The aim of this study was to evaluate the hypothesis that uraemia drives vascular smooth muscle (VSM) cell proliferation and impairs AVF maturation. In-vitro studies using VSM cells exposed to serum sampled from subjects prior to a dialysis session (pre-HD) and after a dialysis session (post-HD) were undertaken to quantify the direct effect of hyperuraemic serum on cell growth. Early fistula failure rates (6 weeks) were then compared between pre-dialysis patients and those already on haemodialysis for different eGFR and serum urea at time of AVF creation and (in those patients who had already commenced HD) between patients who dialysed on the same day as surgery and those who dialysed on the day prior to surgery.


Approval was obtained from the West of Scotland Research Ethics Committee. Research was conducted in accordance with the Declaration of Helsinki. All subjects providing blood samples provided written informed consent.

In vivo clinical study

Retrospective analysis of a prospectively collected database of all simple arteriovenous fistulae created in our tertiary referral vascular access centre during a three-year period (January 2010-December 2012) was performed. Patients were excluded if they were switching from peritoneal dialysis to HD or if they had a failing transplant. Patients undergoing brachiobasilic AVF creation were also excluded, so the study population only included brachiocephalic (BCF) and radiocephalic (RCF) fistulae. Any patient who lost their AVF within six weeks for reasons other than thrombosis i.e. ligation for steal or bleeding was also excluded.

Demographic details (age, sex, number of previous fistulae), operative details (site of AVF, type of anaesthetic) and details regarding dialysis status and renal function (dialysis modality, estimated glomerular filtration rate (eGFR) and serum urea in patients who were pre-dialysis (Pre-D) at the time of AVF creation and whether or not the patient had pre-operative haemodialysis on the day of surgery in patients who were already dialysis dependant (HD)) were recorded. Serum urea and eGFR results were obtained within 2 weeks prior to surgery. eGFR was calculated using the Modification of Diet in Renal Disease 4-variable (MDRD-4) formula.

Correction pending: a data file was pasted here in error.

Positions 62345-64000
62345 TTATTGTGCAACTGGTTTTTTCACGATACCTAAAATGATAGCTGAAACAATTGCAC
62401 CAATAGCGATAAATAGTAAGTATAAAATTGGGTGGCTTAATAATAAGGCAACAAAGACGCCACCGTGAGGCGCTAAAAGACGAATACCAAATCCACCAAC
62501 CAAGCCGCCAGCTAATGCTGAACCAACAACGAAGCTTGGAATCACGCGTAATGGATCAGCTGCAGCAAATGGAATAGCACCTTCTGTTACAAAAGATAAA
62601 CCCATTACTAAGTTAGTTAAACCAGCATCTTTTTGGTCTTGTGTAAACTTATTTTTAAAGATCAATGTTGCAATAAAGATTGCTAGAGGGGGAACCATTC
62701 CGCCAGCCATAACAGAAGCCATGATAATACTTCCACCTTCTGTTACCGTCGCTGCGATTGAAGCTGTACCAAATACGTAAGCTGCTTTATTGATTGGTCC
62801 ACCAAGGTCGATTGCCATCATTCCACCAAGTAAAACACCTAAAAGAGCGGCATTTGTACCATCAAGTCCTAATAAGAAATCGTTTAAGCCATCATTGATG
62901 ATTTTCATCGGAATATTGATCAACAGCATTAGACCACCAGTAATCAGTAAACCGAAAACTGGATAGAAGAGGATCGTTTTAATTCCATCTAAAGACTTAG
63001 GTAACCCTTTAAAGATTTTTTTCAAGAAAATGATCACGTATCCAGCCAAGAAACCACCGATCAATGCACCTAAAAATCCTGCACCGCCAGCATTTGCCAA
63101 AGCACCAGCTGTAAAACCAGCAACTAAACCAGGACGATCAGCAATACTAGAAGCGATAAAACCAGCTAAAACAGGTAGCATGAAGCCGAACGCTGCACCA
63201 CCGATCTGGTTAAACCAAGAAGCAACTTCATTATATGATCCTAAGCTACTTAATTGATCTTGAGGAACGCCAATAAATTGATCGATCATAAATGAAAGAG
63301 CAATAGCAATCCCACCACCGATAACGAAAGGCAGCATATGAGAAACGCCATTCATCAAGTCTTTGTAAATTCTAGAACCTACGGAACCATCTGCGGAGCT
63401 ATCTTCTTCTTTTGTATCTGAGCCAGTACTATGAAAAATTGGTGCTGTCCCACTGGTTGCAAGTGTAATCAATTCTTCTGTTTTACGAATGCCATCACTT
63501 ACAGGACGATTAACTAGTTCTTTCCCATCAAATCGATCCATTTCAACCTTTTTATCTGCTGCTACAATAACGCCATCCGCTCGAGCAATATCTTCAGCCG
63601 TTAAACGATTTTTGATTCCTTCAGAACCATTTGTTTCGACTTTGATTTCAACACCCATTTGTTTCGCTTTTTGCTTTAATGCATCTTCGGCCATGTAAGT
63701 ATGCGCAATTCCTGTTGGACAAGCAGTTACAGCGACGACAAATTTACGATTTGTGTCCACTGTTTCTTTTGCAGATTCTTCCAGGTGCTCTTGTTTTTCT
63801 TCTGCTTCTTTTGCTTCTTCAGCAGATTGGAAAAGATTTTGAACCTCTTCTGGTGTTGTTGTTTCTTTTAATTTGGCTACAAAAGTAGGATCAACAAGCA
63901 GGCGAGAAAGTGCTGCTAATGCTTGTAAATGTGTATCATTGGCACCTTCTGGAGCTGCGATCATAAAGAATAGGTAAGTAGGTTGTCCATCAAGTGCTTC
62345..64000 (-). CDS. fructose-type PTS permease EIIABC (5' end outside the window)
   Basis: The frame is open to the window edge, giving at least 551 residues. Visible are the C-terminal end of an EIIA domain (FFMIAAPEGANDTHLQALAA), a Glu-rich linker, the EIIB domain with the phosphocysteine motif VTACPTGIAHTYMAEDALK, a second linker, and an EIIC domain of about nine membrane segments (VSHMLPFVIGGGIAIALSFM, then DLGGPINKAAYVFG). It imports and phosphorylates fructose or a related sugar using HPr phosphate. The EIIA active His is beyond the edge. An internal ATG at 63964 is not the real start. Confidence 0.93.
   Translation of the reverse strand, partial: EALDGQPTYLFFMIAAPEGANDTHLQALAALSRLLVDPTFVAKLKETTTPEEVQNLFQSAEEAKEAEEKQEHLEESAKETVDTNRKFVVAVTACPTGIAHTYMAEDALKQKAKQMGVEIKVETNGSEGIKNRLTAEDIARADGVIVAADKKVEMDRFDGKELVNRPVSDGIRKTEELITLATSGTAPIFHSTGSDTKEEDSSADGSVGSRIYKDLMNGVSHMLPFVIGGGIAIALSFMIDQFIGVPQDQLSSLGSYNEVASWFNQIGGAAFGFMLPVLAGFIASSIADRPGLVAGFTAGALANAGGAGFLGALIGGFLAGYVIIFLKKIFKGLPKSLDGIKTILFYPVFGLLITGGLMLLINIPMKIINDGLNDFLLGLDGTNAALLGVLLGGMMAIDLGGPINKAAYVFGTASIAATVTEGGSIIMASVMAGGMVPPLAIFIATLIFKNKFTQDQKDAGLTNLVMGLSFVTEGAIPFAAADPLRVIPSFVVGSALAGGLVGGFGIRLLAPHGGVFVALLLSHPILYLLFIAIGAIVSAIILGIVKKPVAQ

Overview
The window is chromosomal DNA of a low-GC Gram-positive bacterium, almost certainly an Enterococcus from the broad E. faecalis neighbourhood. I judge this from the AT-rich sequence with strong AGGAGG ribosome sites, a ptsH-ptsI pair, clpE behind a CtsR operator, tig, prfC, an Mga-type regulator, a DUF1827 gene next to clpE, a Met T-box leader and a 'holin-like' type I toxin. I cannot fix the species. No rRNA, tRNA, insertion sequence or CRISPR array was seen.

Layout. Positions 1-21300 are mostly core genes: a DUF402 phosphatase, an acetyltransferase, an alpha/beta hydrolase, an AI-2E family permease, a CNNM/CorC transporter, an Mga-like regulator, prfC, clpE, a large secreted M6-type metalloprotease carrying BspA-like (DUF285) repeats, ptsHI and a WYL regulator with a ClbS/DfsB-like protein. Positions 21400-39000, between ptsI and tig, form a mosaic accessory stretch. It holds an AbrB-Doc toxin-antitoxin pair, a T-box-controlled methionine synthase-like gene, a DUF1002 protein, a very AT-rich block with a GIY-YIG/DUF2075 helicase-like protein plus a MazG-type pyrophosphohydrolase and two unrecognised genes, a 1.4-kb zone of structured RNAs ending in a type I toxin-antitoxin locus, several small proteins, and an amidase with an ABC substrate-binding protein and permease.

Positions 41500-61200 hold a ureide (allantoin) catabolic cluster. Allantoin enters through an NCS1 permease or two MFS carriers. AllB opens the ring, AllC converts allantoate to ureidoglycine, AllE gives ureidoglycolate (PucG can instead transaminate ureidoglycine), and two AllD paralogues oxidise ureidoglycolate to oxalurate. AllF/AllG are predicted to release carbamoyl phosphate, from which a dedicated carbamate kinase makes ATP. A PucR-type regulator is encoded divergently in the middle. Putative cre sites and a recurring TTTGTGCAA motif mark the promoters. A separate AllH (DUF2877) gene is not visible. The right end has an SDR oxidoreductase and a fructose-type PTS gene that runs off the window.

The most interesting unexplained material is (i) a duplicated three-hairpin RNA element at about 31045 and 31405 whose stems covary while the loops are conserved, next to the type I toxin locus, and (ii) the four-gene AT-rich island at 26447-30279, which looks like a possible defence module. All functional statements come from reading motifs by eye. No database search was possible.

The primary outcome variable was clinical patency at 6 weeks. Clinical patency was defined as an AVF with thrill and bruit and adequate maturation to permit needle cannulation if required as assessed by Vascular Access Specialist Nurses. Secondary outcomes were functional patency (defined as the ability of the AVF to sustain six consecutive dialysis sessions with two needles in those patients who required haemodialysis), clinical patency at time of hospital discharge (defined as the presence of thrill or bruit) and date of loss of clinical patency.

Statistical analysis was performed using the Statistical Package for Social Sciences (SPSS) version 19.0 (SPSS, Chicago, IL). Patients were stratified according to site of AVF. Dialysis status (HD or pre-D), eGFR, serum urea and whether or not the patient dialysed pre-operatively were evaluated to determine if they affected early AVF failure. Normality of continuous variables was assessed using the Shapiro-Wilk test and normal distribution confirmed. Results are presented as a mean ± SEM or percentage of the total population. Continuous data were compared using a Mann Whitney U-test and categorical data compared using chi-squared test. Risk factors for AVF failure were evaluated using logistic regression analysis. Linearity, normal distribution and constant variance of residuals were confirmed to demonstrate no significant interaction or relationship between variables. Variables that were not statistically significant were removed for the model sequentially until the strongest model was obtained. Odds ratio (OR) and 95% confidence intervals are presented. Only patients who had complete demographic details available were considered for multivariate analysis. Kaplan Meier survival curves were used to assess long-term patency of both RCF and BCF. These were compared using a log-rank method. p < 0.05 is considered significant.

In vitro study

Western blotting

Immunoblotting was undertaken as previously described [23]. VSM cells isolated from a section of long saphenous vein were seeded into six well multi plates and grown to ~80% confluence. The medium was then replaced with 0.1% serum for 36 hours. Hyperuraemic pre-dialysis (pre-HD) or less uraemic post-dialysis (post-HD) serum (15% v/v) was added for 15 minutes to stimulate mitogenic signalling pathways. Cells were homogenised in cell lysis buffer and total protein was measured using Bio-Rad protein assay from a 10 μl aliquot of the homogenate (absorbance measured at 595 nm). Samples were then diluted to a total protein content of 1 μg/μl. A total of 20 μg of protein was added to each lane for electrophoresis and transferred to a nitrocellulose membrane (Bio-Rad, Protean 2 system). Immunoblotting was undertaken using antibodies for total ERK and phosphorylated ERK (Santa Cruiz Biotechnology; sc-292838, sc-7976). After incubation with appropriate secondary antibodies, blots were incubated in enhanced chemiluminescence reagents (Amersham, UK) and exposed to photographic film (Kodak X-OmatLS) to detect protein expression. The reactive bands were analysed quantitatively by optical densitometry using a GS-800 imaging densitometer (Bio-Rad), and the amount phosphorylated ERK expressed as a ratio of total ERK.